Visiting Assistant Professor of Theatre
He is currently collaborating with a team of theater makers from Atlanta, New Orleans, and the Pioneer Valley and writing "White Mourning," a play about whiteness, parenting, and history. Mr. MacAdams has a B.A. in theater and anthropology from Yale University and an M.F.A. in theater directing from Yale University. He teaches a range of classes in acting, playwriting, directing, and theater for social change.
Students in this course will explore moments in theater history when the way that we tell stories was shaped by the introduction of technical elements - from the role of fire in the beginning of many storytelling traditions to the ways that projection design is redesigning stage space in the present day. Learning will take place in the classroom, where students will read and discuss plays and historical texts, as well as in the shop, where they will create hands-on projects that reflect the role of technical elements as both practical tools and artistic mediums. The course will be taught with the technical support of Theatre Program Technical Director Amy Putnam.
This course is a hands-on, practical approach to directing guided by the belief that "directors learn to direct by directing." Our central focus is on the collaboration between performer and director. The pace will be rapid and the workload significant: every three classes, you will either present a piece that you have directed or perform in a work directed by your peers. Rehearsals will take place outside of class. During the first part of the course, our work will be largely devised and focused on telling original stories through specific theatrical elements, such as movement, silence & breath, music, or light and shadow. The second part of the course will focus on text-driven work, which we will select together. Throughout, we will explore, take risks, experience the joy and difficulty of collaboration, and challenge each other to make vital work.
From anti-Apartheid protest theater to D'Lo; from Teatro Campesino to students creating work at Hampshire and beyond, theater makers have often played a key role in envisioning and embodying social change. What sparks their passion? How do they balance theatrical craft with activist vision? And how can we learn from both their successes and from the places in their work that are inconsistent, incomplete, and contradictory? In this course, students will read texts, watch videos and on-line work, and lead discussions to explore the dynamic, electric, and sometimes explosive relationship between artists and their time.
In this course, you'll develop your craft by writing a series of short pieces for performance, followed by a longer work. The theatrical form can vary widely: naturalistic pieces, choreopoems, work expressed entirely in stage directions, stories you heard as a child, rants, plays with music, or whatever form necessary to tell your story. The process will help develop an ear for your authentic voice and also foster a community of writers defined by generous listening. Writing will be supplemented by reading the work of visionary playwrights, who may include: Dominique Morisseau, Quiara Alegria Hudes, Spalding Gray, Young Jean Lee, Thornton Wilder, Taylor Mac, and Tarell Alvin McCraney.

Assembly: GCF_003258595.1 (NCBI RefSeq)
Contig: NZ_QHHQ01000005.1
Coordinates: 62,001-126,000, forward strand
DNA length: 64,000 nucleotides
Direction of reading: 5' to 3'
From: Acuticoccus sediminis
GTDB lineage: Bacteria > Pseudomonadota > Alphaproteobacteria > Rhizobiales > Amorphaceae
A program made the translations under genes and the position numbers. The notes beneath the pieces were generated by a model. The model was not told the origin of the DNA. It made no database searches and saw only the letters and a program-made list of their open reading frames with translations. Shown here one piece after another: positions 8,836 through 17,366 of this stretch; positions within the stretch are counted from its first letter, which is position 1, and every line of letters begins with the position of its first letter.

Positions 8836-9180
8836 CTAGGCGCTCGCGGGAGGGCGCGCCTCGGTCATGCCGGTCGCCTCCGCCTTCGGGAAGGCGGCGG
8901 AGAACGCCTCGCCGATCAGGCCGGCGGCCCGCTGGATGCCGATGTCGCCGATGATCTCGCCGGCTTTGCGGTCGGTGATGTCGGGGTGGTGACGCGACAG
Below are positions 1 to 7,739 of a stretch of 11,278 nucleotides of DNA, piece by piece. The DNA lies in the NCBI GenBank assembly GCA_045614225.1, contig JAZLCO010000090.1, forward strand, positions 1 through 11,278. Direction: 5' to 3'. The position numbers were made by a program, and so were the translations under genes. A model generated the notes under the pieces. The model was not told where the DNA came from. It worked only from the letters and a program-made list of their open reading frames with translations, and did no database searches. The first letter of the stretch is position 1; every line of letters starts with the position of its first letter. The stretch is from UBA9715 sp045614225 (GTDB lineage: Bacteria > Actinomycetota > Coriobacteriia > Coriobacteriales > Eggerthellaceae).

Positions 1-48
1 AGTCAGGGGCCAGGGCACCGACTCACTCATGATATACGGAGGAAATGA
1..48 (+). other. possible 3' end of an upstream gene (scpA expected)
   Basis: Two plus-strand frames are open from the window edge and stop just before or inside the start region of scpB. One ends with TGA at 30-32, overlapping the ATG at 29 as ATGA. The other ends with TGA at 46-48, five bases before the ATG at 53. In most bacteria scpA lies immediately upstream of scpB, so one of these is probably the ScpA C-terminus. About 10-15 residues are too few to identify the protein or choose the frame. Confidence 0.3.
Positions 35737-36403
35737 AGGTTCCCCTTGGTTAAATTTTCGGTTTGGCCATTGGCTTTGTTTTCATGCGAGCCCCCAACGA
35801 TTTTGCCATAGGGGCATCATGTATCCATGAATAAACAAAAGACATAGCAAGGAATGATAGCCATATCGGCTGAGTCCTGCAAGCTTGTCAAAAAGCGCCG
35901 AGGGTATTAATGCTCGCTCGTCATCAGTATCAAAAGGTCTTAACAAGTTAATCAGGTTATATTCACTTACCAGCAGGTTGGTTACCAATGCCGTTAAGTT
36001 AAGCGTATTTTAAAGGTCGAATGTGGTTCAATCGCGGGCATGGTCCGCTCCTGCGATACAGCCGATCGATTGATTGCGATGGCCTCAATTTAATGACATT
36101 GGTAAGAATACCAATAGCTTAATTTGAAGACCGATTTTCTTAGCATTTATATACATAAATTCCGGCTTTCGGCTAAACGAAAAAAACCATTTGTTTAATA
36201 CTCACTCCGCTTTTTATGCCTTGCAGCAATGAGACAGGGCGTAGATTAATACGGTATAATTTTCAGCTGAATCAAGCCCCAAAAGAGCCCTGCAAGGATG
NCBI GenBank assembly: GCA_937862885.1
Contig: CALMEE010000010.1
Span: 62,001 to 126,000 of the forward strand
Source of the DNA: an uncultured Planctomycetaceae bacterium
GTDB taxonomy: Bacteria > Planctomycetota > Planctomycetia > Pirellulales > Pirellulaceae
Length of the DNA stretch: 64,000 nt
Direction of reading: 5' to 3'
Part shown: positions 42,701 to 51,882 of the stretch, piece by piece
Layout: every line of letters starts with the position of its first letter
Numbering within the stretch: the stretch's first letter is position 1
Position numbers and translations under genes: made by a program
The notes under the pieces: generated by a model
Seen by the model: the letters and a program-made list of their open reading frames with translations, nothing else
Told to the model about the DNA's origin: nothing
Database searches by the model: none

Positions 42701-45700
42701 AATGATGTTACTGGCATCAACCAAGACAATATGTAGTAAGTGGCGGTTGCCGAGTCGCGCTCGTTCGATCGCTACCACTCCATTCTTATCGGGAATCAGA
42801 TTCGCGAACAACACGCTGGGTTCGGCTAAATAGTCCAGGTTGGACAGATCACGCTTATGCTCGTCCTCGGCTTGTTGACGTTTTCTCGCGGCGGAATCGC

What is presence on stage? And how does an actor manifest it? In this course, you'll explore acting through an ensemble-based approach that is grounded in embodied listening. The course begins with an exploration of the many stories that you carry, hear, and express through movement. We'll then move to language, developing skills of text analysis, vocal presence, and character development - with a particular focus on how words express identity, carry electricity, and resonate in the body. Throughout the semester, you'll explore how listening deeply helps foster ensemble - guided by the core belief that dynamic life on stage is found not within oneself but in relationship: to the text, to other performers, and to the audience.
Who are your elders? Family members or ancestors? Artists, activists and intellectuals who have paved the way for you? Someone - younger than you - who has the insight of an elder? Elements of your world: a tree, the sidewalk, the wind, a familiar laugh that goes back generations? In this course, you'll create an ensemble-based theater piece inspired by your elders. You'll research the piece (through interviews and the gathering of stories, gestures, and images) then develop a work-in-progress performance. To inform your process, you'll be introduced to ensemble-based plays and companies: from for colored girls who have considered suicide when the rainbow is enuf to Universes; from New York's Open Theater to New Orleans' Mondo Bizarro. The goal is to create a song not in the musical sense (although you may involve music to tell your story) but in the sense of a theater piece that reflects the dynamic rhythm of life that extends across generations.
This course replicates the fast-paced, collaborative spirit of a theater ensemble at the beginning of a rehearsal process. Over the course of the semester, we'll begin work on many plays - both classical texts and plays by visionary playwrights from diverse backgrounds and identities who are illuminating and redefining contemporary theater (Plays will be selected by both the instructor and by students). For each play, students will do both dramaturgical research and ensemble projects including scenes, design responses, ensemble-based physical explorations, and dialogue about how one would approach questions of race and casting in the play. The course is designed for students of all theatrical disciplines as well as those who have no background in theater but who are curious about collaborative work. The goals are to broaden students' repertoire of plays and to dive headlong into the question: how do we begin?